So I go jump-and-run into the masses of stone, but the central problem for high end bouldering, that accounts unfortunately for almost the entire Gallura region, gets fairly quickly obvious to me: where the boulders are overhanging (almost every boulder has at least one roof, steep side, cave, etc.), less eroded rock gets loose and all the finer features vanish as soon as you watch them too intensively. In the same time the holds that stay are mostly jugs or slopers, where the single crystals don’t really hold under pressure (sure they will after some many ascents, but me and my skin are too few to be many ascents in just some days). I just can’t find a proper projects to spend some sessions on, as I would love so much in this precious setting.
In the end reason settles on my heated searcher’s mind and we spend the next days with the one obviousleisure this place asks you to do: enjoy beauty and melt into photography and filming! With the kids we are a little limited in this in parts very steep boulder field, but nevertheless we find some really nice moderate lines wherever we succeed to pierce the maccia. This place is perfect for moderate bouldering, all the creative sub forms of climbing and especially for opening new stuff. Just don’t forget a machete.
Two third of our holidays are gone but for the moment I haven’t found the kind of place I would absolutely have to return to, if it isn’t for photos or videos in the first place. In the small bloc scouting guidebook you find mainly one other bigger area in Gallura (Arzachena) but we get driven further to the north, the very north, by one single picture that I have seen somewhere on the internet. Bouldering on red orange tafoni granite on the coast of La Maddelena, an archipelago between Sardegna and Corse. On the main island we can’t find the boulders they are mentioned in some on-line publication and nothing is really obvious, so we decide to have a look an the other bigger island of the archipelago, La Caprera. And suddenly everything gets obvious.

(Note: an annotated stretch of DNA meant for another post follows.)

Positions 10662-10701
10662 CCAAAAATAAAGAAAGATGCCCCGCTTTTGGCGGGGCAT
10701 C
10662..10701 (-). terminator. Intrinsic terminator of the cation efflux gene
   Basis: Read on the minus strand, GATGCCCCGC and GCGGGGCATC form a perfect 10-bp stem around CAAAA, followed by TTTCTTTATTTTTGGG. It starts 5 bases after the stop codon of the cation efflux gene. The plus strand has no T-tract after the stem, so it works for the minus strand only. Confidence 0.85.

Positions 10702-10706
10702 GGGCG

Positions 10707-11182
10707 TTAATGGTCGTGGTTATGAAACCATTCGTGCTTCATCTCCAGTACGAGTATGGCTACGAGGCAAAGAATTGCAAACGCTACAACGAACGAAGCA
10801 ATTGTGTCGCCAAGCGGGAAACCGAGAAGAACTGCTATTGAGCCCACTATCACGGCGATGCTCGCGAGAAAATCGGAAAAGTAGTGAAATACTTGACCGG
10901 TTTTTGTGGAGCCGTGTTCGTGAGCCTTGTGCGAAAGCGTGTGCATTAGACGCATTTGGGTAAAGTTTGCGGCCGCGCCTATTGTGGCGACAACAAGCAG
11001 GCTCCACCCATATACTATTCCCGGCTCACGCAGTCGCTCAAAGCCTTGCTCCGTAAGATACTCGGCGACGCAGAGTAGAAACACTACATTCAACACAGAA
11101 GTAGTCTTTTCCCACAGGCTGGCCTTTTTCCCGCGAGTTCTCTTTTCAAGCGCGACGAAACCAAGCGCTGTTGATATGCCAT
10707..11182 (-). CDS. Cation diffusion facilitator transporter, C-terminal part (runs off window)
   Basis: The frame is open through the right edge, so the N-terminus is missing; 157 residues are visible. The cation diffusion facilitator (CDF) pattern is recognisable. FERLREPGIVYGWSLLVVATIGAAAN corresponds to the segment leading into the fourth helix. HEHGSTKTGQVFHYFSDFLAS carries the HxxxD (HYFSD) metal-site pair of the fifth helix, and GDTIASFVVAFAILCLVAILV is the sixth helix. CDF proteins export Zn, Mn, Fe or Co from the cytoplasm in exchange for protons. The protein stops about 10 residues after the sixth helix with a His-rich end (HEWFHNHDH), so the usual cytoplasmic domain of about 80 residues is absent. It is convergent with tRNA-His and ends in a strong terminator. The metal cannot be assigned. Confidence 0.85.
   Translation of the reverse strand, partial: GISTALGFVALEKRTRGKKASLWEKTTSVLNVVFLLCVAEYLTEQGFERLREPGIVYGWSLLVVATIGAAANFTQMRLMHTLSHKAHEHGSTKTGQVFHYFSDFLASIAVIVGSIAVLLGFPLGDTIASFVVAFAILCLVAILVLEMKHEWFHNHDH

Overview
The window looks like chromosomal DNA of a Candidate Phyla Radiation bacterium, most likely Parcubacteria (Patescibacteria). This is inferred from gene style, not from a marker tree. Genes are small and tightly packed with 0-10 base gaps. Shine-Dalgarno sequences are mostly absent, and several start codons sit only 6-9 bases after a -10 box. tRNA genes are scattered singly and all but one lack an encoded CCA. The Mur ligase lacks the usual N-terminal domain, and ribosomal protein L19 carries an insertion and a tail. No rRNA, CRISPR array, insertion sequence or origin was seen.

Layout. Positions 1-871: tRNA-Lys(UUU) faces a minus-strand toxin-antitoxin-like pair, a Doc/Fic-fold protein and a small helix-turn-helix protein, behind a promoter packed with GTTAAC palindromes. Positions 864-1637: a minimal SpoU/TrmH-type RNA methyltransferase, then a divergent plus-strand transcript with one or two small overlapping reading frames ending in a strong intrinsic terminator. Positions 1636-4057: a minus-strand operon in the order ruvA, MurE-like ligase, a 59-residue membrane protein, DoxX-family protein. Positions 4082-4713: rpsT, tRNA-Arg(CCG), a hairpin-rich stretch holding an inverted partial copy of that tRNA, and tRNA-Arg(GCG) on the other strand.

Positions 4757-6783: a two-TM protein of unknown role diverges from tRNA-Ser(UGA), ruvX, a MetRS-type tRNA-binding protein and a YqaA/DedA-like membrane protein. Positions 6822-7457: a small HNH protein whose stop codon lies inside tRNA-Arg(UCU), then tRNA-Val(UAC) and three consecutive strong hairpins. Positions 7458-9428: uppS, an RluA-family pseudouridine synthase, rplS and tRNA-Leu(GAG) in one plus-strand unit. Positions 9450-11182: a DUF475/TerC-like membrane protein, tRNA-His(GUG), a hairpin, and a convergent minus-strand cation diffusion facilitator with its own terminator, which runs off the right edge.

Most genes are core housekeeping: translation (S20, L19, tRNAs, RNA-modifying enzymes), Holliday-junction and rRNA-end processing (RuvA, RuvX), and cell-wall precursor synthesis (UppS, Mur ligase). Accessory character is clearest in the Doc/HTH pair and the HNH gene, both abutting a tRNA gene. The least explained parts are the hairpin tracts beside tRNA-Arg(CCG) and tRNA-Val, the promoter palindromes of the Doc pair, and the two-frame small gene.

The island that had been bought in parts by the uniter of Italy, Garibaldi, sets an end to our two weeks search for the perfect spot. Everything we struggled withup to here, is gone: finer, more solid rock, no more fences (it is a national park), no more rubbish, more features on the rock. And in addition the setting is a perfect-turquoise-beach-pine-wood-sea-view place with even the most beautiful lines we have discovered until now amongst it. I figure out a nice project line with real crimps! that gives me to do for three sessions and should be something around 8B, but especially spend the time hanging out with the kids on the great granite slaps that build the base of the boulders, fly around with the drone and discover bunches of magical little future sectors in every one of these overhanging lips that have been eroded on the bases of greater rock structures.
We would love to stay longer but another major rain front chases us back some days earlier that planned. We have traveled one quite vast island with endless rock (Sardegna), that left us a little crooked, to find everything united in this very small place (La Caprera) that especially in autumn, when the sea is still warm, in my opinion should be one of the best family boulder spots in Europe and surely is one of the most aesthetic ones.
I called my hard boulder Brigante onesto, the honest thief, after a citation from Garibaldi, who calls this type of men an idol for himself. Thus I know we would have liked each other and he surely doesn’t mind all the great pictures we have “stolen” from his island. With our lenses and our minds.